So here’s the deal. I was getting dressed for work this morning. The TV was on, as it always is on weekdays, tuned to CNN. I was hoping to hear some news. Instead, I got a South African magistrate named Desmond Nair making a superhuman effort to turn his courtroom into the dreariest law classroom in the entire history jurisprudential pedantry.
Moreover, his effort to bore everybodfy to tears during his 15 minutes of fame (which ran far longer than 15 minutes) were plainly superhuman, considering what has been reported about the case:
A beautiful woman had been shot to death by her lover, a legless sports hero. His story of how it happened seems to challenge credibility. But a police detective had been yanked off the case because he himself is charged with murder in a different case. And if Pistorius’ own testimony as to what had happened was weird, so was the investigator’s.
The world was watching because the story had sex, violence, abuse, murder, a blonde beauty, sports heroics, high-tech prostheses, adversity overcome – virtually everything that draws attention to a story save for whipped cream covered chocolate mousse, a dominatrix wearing a tight patent leather bustier – and parked outside, a truckload of gold bars.
So with the planet watching, what did Magistrate Nair do? He droned. And droned. And droned endlessly on, with references to “Paragraph Capital A” and “Paragraph small (a)” of this document and that document. He schlepped in a stultifying lecture on English common law, Roman law, South African law, and more ifs, buts and maybes than a 20-part legal contract among 50 competing parties for the division of labor in a project for clearing machined screws from medium-sized dustbins.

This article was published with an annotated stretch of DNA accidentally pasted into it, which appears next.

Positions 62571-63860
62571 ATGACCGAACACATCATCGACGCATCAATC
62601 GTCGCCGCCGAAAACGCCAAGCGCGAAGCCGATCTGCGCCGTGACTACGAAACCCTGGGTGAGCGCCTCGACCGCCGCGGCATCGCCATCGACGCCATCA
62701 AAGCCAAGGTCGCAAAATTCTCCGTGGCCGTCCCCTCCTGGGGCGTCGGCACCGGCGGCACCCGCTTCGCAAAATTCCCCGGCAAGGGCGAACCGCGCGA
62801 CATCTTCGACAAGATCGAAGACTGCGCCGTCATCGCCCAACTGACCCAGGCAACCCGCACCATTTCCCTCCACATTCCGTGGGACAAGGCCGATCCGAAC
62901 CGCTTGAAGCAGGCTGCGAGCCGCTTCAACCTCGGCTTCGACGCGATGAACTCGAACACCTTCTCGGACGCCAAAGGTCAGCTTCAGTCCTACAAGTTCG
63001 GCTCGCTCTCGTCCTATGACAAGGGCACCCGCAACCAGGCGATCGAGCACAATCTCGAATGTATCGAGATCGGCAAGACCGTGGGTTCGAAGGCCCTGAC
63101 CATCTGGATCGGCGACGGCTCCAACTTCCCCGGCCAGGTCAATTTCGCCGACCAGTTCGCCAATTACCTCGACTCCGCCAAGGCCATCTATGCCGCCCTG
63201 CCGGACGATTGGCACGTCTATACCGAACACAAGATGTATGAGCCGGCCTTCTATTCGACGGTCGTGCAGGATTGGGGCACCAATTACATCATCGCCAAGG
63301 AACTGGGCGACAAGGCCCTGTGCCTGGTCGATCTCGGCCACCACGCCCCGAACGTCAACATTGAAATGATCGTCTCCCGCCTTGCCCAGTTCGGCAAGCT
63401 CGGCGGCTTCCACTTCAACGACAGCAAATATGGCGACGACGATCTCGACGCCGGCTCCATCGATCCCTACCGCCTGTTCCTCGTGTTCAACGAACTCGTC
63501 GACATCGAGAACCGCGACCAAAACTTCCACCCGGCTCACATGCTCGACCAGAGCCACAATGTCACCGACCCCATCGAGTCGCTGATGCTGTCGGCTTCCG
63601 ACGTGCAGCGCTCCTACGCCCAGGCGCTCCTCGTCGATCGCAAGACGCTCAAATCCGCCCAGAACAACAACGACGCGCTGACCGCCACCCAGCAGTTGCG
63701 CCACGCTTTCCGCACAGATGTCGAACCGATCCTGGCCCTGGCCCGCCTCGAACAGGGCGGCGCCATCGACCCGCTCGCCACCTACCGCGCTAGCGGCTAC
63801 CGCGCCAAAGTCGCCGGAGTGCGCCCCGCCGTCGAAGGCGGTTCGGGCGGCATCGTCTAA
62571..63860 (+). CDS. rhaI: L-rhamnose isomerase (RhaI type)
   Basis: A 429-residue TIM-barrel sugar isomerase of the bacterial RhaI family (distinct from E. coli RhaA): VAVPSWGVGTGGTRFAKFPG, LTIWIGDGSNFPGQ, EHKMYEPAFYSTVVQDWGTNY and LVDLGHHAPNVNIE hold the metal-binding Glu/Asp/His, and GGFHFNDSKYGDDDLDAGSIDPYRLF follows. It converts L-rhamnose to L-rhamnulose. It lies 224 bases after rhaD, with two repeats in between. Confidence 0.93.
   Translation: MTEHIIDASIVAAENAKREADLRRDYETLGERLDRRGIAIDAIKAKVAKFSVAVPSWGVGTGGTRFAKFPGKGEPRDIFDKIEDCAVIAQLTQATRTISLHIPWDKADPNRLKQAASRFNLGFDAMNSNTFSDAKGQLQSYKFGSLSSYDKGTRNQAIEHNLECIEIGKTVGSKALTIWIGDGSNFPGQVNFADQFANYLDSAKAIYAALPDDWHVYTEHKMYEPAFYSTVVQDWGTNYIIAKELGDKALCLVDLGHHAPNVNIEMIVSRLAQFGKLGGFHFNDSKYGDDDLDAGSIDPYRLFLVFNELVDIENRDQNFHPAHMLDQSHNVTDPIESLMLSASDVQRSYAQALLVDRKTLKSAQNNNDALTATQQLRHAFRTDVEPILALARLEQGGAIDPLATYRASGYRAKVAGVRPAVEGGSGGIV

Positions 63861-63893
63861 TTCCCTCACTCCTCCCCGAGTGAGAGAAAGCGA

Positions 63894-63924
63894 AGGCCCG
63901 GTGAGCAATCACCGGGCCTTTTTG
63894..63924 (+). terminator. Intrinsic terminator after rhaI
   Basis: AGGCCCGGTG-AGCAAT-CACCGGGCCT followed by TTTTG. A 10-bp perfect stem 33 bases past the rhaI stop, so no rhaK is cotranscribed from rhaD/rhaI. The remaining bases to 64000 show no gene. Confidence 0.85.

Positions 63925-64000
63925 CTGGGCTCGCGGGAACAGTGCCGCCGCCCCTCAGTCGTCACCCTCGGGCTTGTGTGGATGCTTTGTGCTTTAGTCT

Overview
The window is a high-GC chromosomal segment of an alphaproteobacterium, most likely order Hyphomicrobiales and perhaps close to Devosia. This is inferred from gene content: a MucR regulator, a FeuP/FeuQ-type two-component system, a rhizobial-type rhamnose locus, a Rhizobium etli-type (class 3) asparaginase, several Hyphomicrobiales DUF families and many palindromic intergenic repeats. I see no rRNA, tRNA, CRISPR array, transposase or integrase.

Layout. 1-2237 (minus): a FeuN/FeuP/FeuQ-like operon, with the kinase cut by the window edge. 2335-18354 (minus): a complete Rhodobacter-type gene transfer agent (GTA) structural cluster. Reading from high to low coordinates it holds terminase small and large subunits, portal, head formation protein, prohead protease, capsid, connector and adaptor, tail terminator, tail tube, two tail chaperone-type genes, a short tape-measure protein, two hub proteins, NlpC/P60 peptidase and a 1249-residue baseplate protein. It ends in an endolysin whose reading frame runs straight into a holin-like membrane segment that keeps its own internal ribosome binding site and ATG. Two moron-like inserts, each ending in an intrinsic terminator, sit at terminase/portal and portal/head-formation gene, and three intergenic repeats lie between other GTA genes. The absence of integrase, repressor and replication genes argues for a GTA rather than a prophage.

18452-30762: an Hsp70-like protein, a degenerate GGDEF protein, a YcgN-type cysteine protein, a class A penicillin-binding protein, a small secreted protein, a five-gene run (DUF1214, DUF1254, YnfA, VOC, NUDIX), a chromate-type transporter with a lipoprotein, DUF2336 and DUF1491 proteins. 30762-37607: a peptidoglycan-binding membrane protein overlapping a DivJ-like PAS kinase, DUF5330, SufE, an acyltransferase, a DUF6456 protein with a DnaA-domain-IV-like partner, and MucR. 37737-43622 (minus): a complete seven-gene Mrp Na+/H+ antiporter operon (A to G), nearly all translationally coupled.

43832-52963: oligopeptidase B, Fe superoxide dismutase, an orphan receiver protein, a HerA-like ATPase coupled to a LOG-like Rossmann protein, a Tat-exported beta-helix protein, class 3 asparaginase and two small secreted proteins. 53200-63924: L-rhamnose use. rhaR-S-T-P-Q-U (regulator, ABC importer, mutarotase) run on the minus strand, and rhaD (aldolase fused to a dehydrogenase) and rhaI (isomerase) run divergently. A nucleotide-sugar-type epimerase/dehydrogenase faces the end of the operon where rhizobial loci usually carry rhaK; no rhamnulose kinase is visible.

Sheesh! CNN cut to the courtroom around 8 a.m. Eastern time this morning, and by five to nine I decided, the hell with it, I don’t need to know whether Pistorius gots bail or not. I turned off the TV, and went to work late.
What’s Nair’s motivation for holding all of us prisoner instead of simply telling us (I learned the end via the Internet at noon today) that he had decided there wasn’t enough evidence to hold Pistorius prisoner? Beats me. The inflated ego of a very boring man, perhaps. Or perhaps Nair is more clever than we think and he is simply tricking us into going away and ignoring the case.
If so, he has a point. Each month, hundreds of lovers shoot their wives or girlfriends, accidentally or otherwise, right here in the United States. Gorgeous blondes? We got buckets of ‘em in the good old US of A. Sports heroes? Those, too. Prostheses? Maybe we ought to be making heros out of the American military vets who go through life with them after sacrificing their limbs in Iraq, Afghanistan, Viet Nam and elsewhere, rather than idolizing a South African sports hero with what appears to be a very short fuse.
As for Magistrate Nair, he deserves to be beaten over the head with a titanium shin until he pleads to be dispatched more quickly with a heavy law book.